John Trussbutt (f) died in or before the 30th of Henry VI. in that year, Elizabeth, his widow, occurs wife of Nicholas Gyrlyngton.

Thomas Colt, Esq. (g), who married Jane, daughter and heir of Trussbut, was a great favourite of King Edward IV. and one of his council, son of Thomas Colt of Carlisle; he died in or about the 13th of that King, and his widow Jane was soon after married to Sir William Parr, with whom she lived but a few months, dying on Monday before the feast of St. Laurence, in the 13th of Edward IV. and left John, her son and heir, in ward to Sir William, who in the first of Henry VII. had livery of the lordship of Titleshale in Holme, &c. Thomas Colt was of Greys-Hall, in Cavendish, in Suffolk.

In the church of Cavendish was to be seen the arms of this George (h), argent, a fess between three colts currant, sable, impaling Mac Williams, p. bend, gules and argent, three roses in bend counterchanged, quartering in the 2d quarter, a bend cottised, English; in the 3d, a chevron between three . . . . ., Gastenthorp, and in the 4th, Mac Williams.

William Trussbut of Erpingham, in Norfolk, a juror on an inquisition taken 19 Edward I.

The chapel of Holme is dedicated to St. James, and is an old building, having a nave and a chancel built of rag stone, and covered with reed; at the east end of the nave, which is about 52 feet in length, lies a marble grave-stone, but the brasses are all reaved, probably in memory of Laurence Trussbut, Esq.; at the west end is a four-square tower, the lower part of rag stone, and quoins of free stone, the upper part (where it has decayed) is of brick and embattled, in which hang three bells. The chancel is separated from the nave by an old screen, and is about 24 feet in length, and 15 in breadth; on the pavement, near the north wall lies a marble grave-stone, with this shield (Plate. I Fig. 16.) quarterly, argent, a cross patonce, azure, between, four stars pierced, gules, in the first and 4th. - - - Webb. . . . . . . . three pallets . . . . . in a bordure . . . . . . eight roundles, in the 2d and 3d quarter. . . . .

Here under lieth interred the body of Lloyd Webb, son of Thomas Webb, Esq; and Elizabeth his wife, who departed his life the 30th day of April Anno Salutis, 1712. Ætatis suæ 16.

A little higher on the said pavement, a marble stone with this shield (Plate I. Fig. 7.), &c.—argent, a lion rampant, reguardant sable, armed gules, Jenkin, impaling ermine on a chevron engrailed sable, three cinquefoils, argent, Hatfield:

Sub hoc marmore, jacent reliquiœ Sasannœ Henricj Jenkin Rectoris hujus ecclesiœ Uxoris dilectissimœ. Sed pars ejus multo optima, Certè in gremio Dni. reposita est Hujus interim dicta, factaq; Laudatissima memorare, Marite lugenti volupe est; Sed prohibent lacrimœ. Quàm verè pia, sine ulla pietatis affectione, Quàm pauperum amans Cœterisq; virtutibus erat ornatissima, Prœ dolore mitto dicere, sed revelabit Deus Familiam ejus si inquiris lector, Haud ea magna est, Sed honesta, sed virtutibus nobilitata, Filia sc' erat natu maxima Dno. Gulielmi Hatfield, Insignis sane probitate viri; Senatoris olim Lennensis Ac mercatoris haud quotidiani. Obiit An. Dni. 1713 Jan. 7. Ætatis suœ 46. Quin et in hoc tumulo conditi sunt Henricus filius, duœq; filiolœ, Quarum utraq; (alia post aliam) Saraœ nomine nominata est.

In a small square marble stone near the middle of the area:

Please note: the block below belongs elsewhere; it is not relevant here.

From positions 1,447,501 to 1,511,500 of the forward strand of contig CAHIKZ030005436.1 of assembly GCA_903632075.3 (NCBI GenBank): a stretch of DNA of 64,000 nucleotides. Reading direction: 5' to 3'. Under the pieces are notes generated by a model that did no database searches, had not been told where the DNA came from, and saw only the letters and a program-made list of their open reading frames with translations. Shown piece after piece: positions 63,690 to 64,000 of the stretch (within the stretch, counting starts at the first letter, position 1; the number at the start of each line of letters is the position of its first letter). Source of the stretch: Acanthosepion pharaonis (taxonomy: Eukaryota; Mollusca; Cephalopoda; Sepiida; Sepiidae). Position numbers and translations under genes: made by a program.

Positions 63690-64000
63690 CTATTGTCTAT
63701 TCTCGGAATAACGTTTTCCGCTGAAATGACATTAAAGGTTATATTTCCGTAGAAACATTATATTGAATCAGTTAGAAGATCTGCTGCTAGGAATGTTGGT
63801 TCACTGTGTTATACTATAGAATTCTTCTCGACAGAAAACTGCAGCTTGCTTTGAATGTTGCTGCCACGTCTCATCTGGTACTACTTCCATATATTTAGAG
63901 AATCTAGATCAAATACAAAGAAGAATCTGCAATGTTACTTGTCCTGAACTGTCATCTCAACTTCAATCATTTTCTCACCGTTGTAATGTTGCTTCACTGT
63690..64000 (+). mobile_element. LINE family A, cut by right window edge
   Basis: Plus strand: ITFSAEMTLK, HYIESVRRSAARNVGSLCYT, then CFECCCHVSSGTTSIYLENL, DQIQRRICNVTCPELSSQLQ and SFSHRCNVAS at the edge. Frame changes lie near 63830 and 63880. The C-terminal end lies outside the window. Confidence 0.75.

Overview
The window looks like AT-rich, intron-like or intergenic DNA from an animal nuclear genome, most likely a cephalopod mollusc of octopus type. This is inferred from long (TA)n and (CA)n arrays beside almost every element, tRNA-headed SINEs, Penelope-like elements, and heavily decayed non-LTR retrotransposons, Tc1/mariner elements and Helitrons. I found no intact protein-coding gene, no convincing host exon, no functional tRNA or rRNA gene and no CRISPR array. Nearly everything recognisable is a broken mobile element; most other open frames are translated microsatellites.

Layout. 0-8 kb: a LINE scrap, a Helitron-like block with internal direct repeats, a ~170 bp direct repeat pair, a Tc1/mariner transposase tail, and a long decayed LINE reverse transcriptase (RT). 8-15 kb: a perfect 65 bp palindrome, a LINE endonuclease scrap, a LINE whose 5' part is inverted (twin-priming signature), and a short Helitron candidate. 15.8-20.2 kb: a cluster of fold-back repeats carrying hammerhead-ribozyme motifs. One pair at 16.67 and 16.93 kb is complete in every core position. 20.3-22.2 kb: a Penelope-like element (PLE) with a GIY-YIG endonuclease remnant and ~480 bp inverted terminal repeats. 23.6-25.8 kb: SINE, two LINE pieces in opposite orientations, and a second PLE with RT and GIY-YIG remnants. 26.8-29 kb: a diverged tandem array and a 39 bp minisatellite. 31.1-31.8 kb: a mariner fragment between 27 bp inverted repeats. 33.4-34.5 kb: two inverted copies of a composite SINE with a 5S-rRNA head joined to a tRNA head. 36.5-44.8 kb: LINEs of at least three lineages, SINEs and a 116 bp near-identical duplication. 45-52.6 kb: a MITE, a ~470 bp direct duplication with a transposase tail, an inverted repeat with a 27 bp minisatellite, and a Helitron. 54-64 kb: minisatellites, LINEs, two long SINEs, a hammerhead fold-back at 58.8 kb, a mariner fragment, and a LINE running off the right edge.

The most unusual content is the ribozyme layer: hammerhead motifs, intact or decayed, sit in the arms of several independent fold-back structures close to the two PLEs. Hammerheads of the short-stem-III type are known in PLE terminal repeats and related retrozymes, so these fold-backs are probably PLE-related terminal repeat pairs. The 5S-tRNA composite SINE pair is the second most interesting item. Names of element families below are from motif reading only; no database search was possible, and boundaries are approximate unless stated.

R. I S.T.P Obt. Apr. 7. Æt. 70. S. 1. Nov. 17. R. I. Decr. 22. Infantes Utriq; tenelli, 1727.

Against the south wall is a little mural monument of stone, ornamented with cherubims, and the arms of Jenkin as before, and on a black marble tablet in the centre, in letters of gold;

S. M. Rev'di admodùm Roberti Jenkin S'tœ Theolog. pro Dnâ. Margarettâ In academiâ Cantabrigiensi, Professoris; Omni laude dignissimi Et collegii Divi Johannis Evangelistœ, Prœfectii, Vigilantissimi, spectatissimi; Qui doctrinœ, pietatis, religionis Ornamentum fuil illustre; Exemplar venerabile, Vindex fidelissimus. Et usq; vixit Monumentum perpetuum. Obt. 7mo. Die Aprilis, Ano. Dni. 1727. Æt. 70.

This, as has been observed, is a chapel in the parish of Rungton, but had anciently the privilege of burial and baptism. The image of St. Christopher in this chapel, is mentioned in the will of Simon Parch, alias Tyler, in 1442. (fn. 6)

Laurence Trussbutt, father of Thomas Trussbutt, Esq. was here buried, as appears from the will of the said Thomas, dated in 1451, (fn. 7) near the tomb of his father Laurence. The said Thomas gives a legacy to the light super le Rowell, appoints his anniversary to be kept on Monday in Easter week, and mentions a chapel in his own house at Rungton-Holme.

Roger Lane, rector of Rungton, buried here, 1488.

On the 3d of June, 1631, I find John Pollock instituted to this chapel, (fn. 8) or church, on the death of Joseph Allison, rector of Rungton, and presented by Robert Earl of Warwick; and on the 31st of May in the said year, Thomas Eales was instituted rector of Rungton, but I find only this single institution.


  • 1. Fin. 12 Hen. 3. L. 2. N. 78.
  • 2. Reg. Aleyn Norw. pt. 2. f. 163.
  • 3. Nicholas Gyrlington seems to have been nearly related to Thomas Colt, his father marrying a daughter of— Gyrlington.
  • 4. The Trussbuts were a family of good account. Agatha Trussbut was wife William de Albiney Earl of Sussex, and Lord of Rising castle: she paid King John, at Lynn, in his chamber, an 100 marks of silver, a (fine for his being in arms with the rebellious barons,) on Tuesday after the feast of St. Denn's, in the 18th year of that King. Teste Rege ap. Lenn, 11 Oct. This was but 8 days before the King's death.
  • 5. In the 10th of Edward I. John Trussbut levied a fine, to Benedict, prior of Shouldham, of the advowson of the church of Shouldham, All-Saints, Fin. L. 2. N. 129.
  • 6. Regr. Doke, p. 214.
  • 7. Regr. Aleyn. p. 163.
  • 8. Lib. Inst. 1631.